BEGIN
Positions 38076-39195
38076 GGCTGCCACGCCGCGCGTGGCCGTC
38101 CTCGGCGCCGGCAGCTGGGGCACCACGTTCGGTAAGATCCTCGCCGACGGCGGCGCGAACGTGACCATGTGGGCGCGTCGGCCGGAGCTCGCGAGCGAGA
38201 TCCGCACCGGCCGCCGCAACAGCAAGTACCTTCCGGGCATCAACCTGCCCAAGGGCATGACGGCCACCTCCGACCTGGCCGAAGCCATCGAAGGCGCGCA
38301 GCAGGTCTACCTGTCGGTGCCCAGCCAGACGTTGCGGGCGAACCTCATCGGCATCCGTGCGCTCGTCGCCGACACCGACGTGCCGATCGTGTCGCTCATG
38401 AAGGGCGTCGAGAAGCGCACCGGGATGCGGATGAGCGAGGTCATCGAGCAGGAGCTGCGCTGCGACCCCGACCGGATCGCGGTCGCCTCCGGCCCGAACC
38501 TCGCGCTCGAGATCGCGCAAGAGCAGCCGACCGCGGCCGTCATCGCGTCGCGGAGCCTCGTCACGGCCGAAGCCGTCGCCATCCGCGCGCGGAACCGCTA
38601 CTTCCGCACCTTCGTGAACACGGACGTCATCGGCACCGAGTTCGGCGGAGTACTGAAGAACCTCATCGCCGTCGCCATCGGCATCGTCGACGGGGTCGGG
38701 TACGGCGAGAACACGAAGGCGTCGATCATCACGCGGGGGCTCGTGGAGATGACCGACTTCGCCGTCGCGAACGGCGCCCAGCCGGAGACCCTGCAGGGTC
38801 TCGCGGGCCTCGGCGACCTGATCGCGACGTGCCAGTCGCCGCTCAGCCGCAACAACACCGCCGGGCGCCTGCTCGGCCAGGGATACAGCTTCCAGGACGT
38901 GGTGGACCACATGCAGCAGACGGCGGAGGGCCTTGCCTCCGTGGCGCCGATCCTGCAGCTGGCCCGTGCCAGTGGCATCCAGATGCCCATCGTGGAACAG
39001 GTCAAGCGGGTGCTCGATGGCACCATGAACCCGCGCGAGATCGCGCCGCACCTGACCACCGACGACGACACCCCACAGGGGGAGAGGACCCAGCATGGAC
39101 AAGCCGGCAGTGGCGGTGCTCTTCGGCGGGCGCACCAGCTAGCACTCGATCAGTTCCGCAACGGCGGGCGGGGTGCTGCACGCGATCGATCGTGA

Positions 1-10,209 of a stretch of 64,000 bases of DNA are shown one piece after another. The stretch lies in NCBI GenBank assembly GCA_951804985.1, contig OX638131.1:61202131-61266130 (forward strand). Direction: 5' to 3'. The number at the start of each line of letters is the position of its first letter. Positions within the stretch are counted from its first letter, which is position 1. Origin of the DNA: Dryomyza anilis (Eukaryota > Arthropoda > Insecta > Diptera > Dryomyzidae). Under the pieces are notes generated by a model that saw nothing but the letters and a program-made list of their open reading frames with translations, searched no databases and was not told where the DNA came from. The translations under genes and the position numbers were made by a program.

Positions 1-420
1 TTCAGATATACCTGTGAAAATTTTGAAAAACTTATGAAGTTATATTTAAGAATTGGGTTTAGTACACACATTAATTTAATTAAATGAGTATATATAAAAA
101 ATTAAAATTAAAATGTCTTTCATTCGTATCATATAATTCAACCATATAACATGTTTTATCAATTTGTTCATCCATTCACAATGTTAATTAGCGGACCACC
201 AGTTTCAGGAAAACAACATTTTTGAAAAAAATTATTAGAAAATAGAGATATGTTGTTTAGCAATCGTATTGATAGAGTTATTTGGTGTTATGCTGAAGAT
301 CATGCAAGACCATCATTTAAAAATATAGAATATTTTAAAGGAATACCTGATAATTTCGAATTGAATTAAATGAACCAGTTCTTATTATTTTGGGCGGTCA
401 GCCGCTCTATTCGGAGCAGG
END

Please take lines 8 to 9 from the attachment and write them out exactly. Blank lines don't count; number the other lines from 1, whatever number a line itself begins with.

38601 CTTCCGCACCTTCGTGAACACGGACGTCATCGGCACCGAGTTCGGCGGAGTACTGAAGAACCTCATCGCCGTCGCCATCGGCATCGTCGACGGGGTCGGG
38701 TACGGCGAGAACACGAAGGCGTCGATCATCACGCGGGGGCTCGTGGAGATGACCGACTTCGCCGTCGCGAACGGCGCCCAGCCGGAGACCCTGCAGGGTC